Last week, the government announced that the elections on May 6th will go ahead – a welcome bit of clarity. Although this is good news for democracy, voters will still be short-changed under England’s one-party-takes-all voting system.
As well as electing Mayoral and Police and Crime Commissioner posts, the May local elections in England will see elections to 149 councils – 24 county councils; 35 metropolitan districts; 28 unitary authorities; and 62 district councils.
That’s a whopping 4,712 council seats up for grabs, plus at least 175 by-elections that have built up during the period that by-elections have been suspended due to Covid.
A bumper year – but a dud system
However, unlike local elections in Scotland and Northern Ireland (and soon Wales), these elections will take place through a type of First Past The Post electoral system. Rather than trying to represent the diversity of opinion in each ward – only the biggest group party gets represented, even if they aren’t in the majority. When that’s scaled up to a full council, parties can get thousands of votes and zero representation. The result is councils across the country that are often dominated by one party group, with far more seats than local support.
When voters’ signals are warped by the system it makes it hard for them to hold local politicians to account. The need for genuinely accountable local councils is especially important during the current Covid-19 pandemic, as huge decisions are taken over social care, local-run schools, public health and planning. Yet with First Past the Post, party groups can lose support but gain seats, and visa versa.
In Basildon Borough Council in 2019 Labour won less than a quarter of the vote (almost half the Conservatives’ vote tally) yet they elected more councillors.
Sometimes there isn’t even an election. In the 2019 local elections, 150 councillors were ‘elected’ without there even being a contest, across 47 local authorities, representing nearly one-in-five councils where elections took place. Over 250,000 potential voters were denied any say in the selection of their local councillor(s) in 2019. In Fenland, Rutland and Melton, around 40% of councillors had no contest at all. It simply isn’t worth campaigning if the same councillor gets in on, say, 40% of the vote each time.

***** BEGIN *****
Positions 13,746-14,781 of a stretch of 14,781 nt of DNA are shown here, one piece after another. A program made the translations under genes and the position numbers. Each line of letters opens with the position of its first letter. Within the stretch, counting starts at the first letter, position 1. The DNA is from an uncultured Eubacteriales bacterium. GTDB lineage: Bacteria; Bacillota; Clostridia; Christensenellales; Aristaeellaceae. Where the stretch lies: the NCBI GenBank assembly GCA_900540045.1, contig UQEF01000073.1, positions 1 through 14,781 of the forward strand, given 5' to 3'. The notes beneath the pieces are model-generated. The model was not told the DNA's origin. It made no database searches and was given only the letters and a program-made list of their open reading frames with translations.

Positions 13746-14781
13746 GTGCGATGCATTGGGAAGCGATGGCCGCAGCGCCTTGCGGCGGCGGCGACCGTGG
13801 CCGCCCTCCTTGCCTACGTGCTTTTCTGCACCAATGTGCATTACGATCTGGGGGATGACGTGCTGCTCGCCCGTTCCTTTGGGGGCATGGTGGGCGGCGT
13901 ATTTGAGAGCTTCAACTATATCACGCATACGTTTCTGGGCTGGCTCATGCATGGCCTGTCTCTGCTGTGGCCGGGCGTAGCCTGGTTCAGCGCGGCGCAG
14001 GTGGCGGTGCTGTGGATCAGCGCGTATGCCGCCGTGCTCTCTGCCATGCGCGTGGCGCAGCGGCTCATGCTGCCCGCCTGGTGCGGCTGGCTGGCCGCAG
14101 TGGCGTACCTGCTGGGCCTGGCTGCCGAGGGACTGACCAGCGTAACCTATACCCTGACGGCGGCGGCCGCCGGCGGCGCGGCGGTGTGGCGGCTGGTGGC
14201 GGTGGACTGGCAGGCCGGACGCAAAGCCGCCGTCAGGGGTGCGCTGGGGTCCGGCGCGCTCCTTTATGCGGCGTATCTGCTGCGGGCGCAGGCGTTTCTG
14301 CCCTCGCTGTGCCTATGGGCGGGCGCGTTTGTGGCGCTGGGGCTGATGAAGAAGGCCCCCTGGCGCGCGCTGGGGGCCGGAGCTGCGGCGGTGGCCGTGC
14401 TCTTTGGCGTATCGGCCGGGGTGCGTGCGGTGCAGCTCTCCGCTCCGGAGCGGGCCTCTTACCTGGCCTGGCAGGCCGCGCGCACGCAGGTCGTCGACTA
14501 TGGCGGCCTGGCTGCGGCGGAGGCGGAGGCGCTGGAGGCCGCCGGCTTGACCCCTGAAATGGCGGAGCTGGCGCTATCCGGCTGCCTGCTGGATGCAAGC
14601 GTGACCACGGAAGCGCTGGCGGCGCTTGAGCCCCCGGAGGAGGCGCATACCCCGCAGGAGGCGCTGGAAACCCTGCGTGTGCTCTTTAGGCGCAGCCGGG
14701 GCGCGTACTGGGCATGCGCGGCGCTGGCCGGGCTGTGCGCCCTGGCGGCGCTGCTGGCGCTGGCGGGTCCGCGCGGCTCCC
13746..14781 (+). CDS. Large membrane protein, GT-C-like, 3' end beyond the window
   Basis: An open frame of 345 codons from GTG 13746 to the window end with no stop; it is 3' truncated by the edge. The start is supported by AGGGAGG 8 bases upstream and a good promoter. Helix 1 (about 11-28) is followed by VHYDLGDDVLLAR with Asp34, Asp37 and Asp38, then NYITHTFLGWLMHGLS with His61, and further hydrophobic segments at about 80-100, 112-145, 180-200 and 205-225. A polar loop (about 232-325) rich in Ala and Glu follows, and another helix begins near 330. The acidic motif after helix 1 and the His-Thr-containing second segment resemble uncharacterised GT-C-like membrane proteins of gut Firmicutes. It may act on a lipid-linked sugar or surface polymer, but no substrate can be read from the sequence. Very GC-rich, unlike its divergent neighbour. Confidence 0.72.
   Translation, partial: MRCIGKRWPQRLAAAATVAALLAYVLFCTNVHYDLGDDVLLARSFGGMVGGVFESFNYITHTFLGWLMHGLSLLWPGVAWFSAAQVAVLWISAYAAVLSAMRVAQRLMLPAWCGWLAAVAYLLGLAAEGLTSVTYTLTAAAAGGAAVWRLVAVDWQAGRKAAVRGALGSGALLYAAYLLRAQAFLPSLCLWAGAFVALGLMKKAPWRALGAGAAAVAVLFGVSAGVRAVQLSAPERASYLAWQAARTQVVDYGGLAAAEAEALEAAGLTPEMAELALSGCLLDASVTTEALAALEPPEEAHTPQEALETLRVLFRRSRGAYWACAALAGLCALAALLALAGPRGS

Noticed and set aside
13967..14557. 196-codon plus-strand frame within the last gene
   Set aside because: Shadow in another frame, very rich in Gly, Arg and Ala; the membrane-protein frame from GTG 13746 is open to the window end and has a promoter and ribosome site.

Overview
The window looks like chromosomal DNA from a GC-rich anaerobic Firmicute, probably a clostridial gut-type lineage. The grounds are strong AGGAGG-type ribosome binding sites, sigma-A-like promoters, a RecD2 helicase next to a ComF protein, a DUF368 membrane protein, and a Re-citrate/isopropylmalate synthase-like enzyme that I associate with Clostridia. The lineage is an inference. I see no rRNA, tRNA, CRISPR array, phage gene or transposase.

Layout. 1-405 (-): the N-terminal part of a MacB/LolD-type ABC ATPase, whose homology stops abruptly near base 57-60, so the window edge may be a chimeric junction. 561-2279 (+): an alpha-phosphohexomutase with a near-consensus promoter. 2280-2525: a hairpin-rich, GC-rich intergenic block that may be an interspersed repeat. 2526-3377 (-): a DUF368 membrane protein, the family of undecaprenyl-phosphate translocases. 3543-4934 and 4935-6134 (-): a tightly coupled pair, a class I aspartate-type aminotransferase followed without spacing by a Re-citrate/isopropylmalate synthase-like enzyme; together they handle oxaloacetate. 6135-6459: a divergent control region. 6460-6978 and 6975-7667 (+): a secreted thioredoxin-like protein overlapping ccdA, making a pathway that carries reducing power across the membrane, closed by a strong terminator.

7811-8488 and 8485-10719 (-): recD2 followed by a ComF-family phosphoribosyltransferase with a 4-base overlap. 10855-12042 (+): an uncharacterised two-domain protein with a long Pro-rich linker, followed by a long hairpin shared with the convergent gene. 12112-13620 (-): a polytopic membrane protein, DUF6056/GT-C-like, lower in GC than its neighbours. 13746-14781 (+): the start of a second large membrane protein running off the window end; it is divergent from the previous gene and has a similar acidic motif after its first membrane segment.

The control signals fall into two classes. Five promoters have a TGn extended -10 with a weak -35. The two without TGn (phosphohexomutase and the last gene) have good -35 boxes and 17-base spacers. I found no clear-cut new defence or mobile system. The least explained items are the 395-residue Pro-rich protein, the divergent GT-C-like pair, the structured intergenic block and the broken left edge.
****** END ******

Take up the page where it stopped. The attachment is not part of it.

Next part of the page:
This lack of scrutiny has real financial costs. Councils dominated by single parties could be wasting as much as £2.6bn a year through a lack of scrutiny of their procurement processes. After all, when there’s only one party represented, who’s going to check their work? Councillors shouldn’t be marking their mates’ homework.
The ERS’ report on the 2015 local elections showed that in nearly half of all English local councils, a single party was able to secure more than half of the councillors up for election, while winning fewer than half of votes cast across the local authority area.
The alternative English voters deserve
The Welsh Parliament has recently passed legislation to allow councils to introduce a proportional voting system. This legislation is the first in Wales to introduce the Single Transferable Vote (STV) into Welsh elections, a form of proportional representation backed by the ERS and used in Scotland and Northern Ireland for locals.
For the first time, councils will have the chance to move to a system that gives voters more choice, ensures their vote counts and delivers greater representation.
Scotland has enjoyed this fairer voting system since 2007, which has seen the number of candidates running more than doubling – giving voters more choice, uncontested seats have become a thing of the past, and there is no need for constituents to rely on tactical voting (If your first choice doesn’t have enough support to be elected, your vote can move to your second choice). Opposition parties are strong enough to properly scrutinise the parties in office.
We hear time and time again that people in England feel their vote doesn’t count and they’ve never felt represented locally. They would be right. First Past the Post undermines local government and is deeply corrosive to trust and political engagement. One-party-takes-all politics just doesn’t work when people want real choice and a clear voice in their communities.
The ERS will be monitoring the local elections and shining a light where democracy has been denied and on the inevitable warped results.
Tara Azar is a placement student with the Electoral Reform Society from the University of Nottingham.
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